Today, I went to the post office.
I stood outside under the roof of the building, out-of-the-way but near the front door. The wind howled in my ear about blizzards and snowplows and bit my cheeks like a frantic Terrier puppy. I tried to cram a wonderfully gigantic box of Christmas goodies sent by my best friend Kelly and her hubby, Jacob into my bike’s pannier. Of course, the box was millimeters too large to fit, so I set about ripping the tape apart with my house keys. Bags of hallowed goodies straight from grocery heaven (Trader Joe’s) poured out like edible gold: a bag of Christmas candy corn, milled soap from France, four kinds of angelic mustard…
In the midst of Trader Joe surgery, an older man approached me curiously. “You got good tires on that thing?” He pushed his glasses down along the bridge of his nose. The man leaned so close to my snow-caked front tire I thought he might lick it.
“Not yet,” I said, stuffing bag of Trader Joe’s peanut butter cups into the pannier. “Guess I better stop being lazy and put my snow tires on.”
“They make snow tires for bikes?” He said, pushing his glasses back up, intrigued. Behind him, a woman in jeans and a puffy jacket walked by without a word.
“Sure do,” I said. “With studs.” I particularly enjoy this part of the conversation — when people not only realize I am crazy enough to ride a bike in the snow, but also crazy enough to spend money on studded snows in order to do so.
“Nice day for a bike ride,” said Joe — a regular from my Starbucks days — squinting at the heavens which spit snow at the ground like an insulted llama. Another woman in a pants suit glanced my way and went inside.
“Every day is a good day for a bike ride,” I said. A gust of wind rattled what we dubbed “The Precious” during an infamous weekend of Halloween drunkenness and debauchery: chocolate covered mango candies that tasted like the sound of angels singing on Christmas morning. I stuffed it in the pannier, alongside a delectable set of flavored olive oils and a diabetic’s nightmare worth of cookies and chocolate.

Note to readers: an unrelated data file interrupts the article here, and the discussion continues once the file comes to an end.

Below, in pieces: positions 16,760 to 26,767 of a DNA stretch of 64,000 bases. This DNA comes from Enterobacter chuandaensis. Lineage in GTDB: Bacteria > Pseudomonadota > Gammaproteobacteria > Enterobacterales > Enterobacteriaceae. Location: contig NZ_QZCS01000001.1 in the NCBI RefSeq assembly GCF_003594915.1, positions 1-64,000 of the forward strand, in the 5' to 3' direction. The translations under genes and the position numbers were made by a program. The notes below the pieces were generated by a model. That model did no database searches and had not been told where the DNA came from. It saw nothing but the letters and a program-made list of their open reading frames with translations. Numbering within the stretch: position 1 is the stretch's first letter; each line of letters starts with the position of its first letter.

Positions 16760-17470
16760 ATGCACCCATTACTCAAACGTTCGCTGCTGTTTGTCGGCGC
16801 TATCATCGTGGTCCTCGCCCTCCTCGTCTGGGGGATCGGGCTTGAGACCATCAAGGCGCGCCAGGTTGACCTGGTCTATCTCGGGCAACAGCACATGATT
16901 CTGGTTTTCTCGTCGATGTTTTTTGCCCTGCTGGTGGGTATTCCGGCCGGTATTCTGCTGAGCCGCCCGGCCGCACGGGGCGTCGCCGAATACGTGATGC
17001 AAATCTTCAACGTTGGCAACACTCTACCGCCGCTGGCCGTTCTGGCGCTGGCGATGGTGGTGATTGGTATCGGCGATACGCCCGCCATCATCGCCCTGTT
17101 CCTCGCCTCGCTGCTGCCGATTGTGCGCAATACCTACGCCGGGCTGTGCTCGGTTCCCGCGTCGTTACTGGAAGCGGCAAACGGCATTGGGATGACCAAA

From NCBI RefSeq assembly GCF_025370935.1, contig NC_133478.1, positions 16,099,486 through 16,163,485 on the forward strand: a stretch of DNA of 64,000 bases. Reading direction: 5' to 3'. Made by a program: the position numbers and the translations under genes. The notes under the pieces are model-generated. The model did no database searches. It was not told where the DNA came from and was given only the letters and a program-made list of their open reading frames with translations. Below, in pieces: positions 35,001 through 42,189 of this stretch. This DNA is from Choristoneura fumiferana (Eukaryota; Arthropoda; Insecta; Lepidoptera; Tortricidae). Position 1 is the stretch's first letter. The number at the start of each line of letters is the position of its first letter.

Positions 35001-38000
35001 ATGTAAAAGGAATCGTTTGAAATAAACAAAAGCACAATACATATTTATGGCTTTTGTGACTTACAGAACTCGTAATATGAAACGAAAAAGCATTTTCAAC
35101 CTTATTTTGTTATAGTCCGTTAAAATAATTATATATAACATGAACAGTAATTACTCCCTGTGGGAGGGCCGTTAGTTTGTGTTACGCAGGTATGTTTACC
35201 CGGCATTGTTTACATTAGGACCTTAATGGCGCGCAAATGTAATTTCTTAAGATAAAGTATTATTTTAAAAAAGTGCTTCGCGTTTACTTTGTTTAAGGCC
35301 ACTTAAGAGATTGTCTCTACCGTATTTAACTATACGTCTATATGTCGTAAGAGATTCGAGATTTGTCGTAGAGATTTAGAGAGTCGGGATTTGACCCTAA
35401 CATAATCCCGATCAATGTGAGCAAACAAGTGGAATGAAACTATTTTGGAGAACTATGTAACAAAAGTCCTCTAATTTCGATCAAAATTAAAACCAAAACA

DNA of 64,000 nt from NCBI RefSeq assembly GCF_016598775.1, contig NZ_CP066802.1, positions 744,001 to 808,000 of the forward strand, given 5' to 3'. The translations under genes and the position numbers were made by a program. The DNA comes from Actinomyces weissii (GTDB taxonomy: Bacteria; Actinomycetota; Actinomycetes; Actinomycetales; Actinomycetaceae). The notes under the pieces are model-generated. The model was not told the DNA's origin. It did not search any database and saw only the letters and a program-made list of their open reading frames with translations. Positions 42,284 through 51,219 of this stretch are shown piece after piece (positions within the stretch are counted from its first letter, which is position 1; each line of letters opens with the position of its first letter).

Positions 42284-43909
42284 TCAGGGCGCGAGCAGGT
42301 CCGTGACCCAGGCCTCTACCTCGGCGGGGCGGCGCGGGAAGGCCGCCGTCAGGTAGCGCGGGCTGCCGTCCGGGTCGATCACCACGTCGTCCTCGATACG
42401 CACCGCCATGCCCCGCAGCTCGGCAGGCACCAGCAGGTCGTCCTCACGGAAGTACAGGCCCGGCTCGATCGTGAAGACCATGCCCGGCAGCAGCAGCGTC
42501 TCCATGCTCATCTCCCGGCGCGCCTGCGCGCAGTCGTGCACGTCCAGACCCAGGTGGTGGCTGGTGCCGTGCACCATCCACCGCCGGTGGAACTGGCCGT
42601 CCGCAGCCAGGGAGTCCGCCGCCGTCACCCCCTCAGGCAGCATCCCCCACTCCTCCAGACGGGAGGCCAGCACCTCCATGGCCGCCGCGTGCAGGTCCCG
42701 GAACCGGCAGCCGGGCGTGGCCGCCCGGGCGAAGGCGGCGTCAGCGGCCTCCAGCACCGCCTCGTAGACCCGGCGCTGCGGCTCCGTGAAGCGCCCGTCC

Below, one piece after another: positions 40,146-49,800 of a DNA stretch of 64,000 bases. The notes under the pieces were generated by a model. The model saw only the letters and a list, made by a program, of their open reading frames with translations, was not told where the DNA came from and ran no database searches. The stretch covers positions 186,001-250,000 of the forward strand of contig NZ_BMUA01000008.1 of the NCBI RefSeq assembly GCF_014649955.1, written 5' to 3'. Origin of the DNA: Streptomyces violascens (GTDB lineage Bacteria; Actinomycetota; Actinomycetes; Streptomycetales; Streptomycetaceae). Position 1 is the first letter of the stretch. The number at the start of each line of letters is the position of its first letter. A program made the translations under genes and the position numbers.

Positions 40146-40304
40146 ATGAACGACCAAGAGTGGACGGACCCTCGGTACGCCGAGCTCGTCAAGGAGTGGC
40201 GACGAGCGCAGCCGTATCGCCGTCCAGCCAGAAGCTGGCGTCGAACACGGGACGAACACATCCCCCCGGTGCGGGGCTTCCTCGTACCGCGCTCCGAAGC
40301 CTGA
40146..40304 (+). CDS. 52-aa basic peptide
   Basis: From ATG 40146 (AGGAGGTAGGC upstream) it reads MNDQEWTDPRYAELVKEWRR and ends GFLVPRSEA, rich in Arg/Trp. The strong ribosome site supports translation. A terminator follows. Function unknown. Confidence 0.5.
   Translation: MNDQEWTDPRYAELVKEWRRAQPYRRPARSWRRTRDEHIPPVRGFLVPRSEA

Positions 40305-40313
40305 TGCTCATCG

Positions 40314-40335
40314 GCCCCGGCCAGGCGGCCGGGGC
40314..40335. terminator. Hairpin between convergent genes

“You’re nuts,” Joe said, smiling. “And nice goggles.” As he drove off, a short man in a very festive snowflake sweater stopped abruptly in front of his blue truck.
“Now this would make a great picture for the Summit Daily,” he said.
“Where’s your camera?” I said, cramming toffee candies and pumpkin waffle mix into my other pannier (both now bulged grotesquely like chipmunk cheeks and with each gust of wind, my bike wobbled perceptibly).
“Well, I didn’t think I was gonna see anything like this today,” he said and laughed. “Watch out for cars! There are loonies out there.”
“Will do,” I said. I glanced up the road to Highway 6 which looked like the ramp into Noah’s Ark — cars cruised two by two in both directions on the four lane highway with little room to spare. In the background, the angrier than usual hornet-like hum of I-70 gave away the arrival of more “loonies.”
I finally finished uncrating the package and went inside to throw away the evidence. Outside again, I stretched the latches over the pregnant panniers. A middle-aged man with a friendly smile gave me a mock salute.
“Nice work braving the weather,” he said.
“It makes errands fun,” I said as he shook his head in amazement.
And it’s true — going to the post office by bike in the snow amasses so much additional intrigue: I might fall over, I might run into a snow bank, I might not even make it to the post office.
On this particular day, I made it to and from work and the post office. The extra loot in my panniers helped my plight; instead of my bike’s butt end swinging around like a protractor when I busted a slushy berm, the bike merely jogged gently and righted itself.
At the traffic light that separates Dillon from home, a woman in the passenger seat of a mini-van with Indiana plates gave me a blank stare. As I smiled at her, I noticed the corners of bread loaves and egg containers peeking out sheepishly from a plastic grocery bag on her lap. The traffic limped forward again and the mini-van hung back, fearful of the power my long-johned legs could unleash upon the pedals of my steel stallion.
I grinned as I crested the hill to the soundtrack of a wine bottle clinking suggestively against a jar of pumpkin butter. Tomorrow, I’ll tackle the grocery store.
Switching Gears is a weekly post about anything and everything bike — from winter riding to sealant explosions. Stay tuned for the another round of bicycle skullduggery.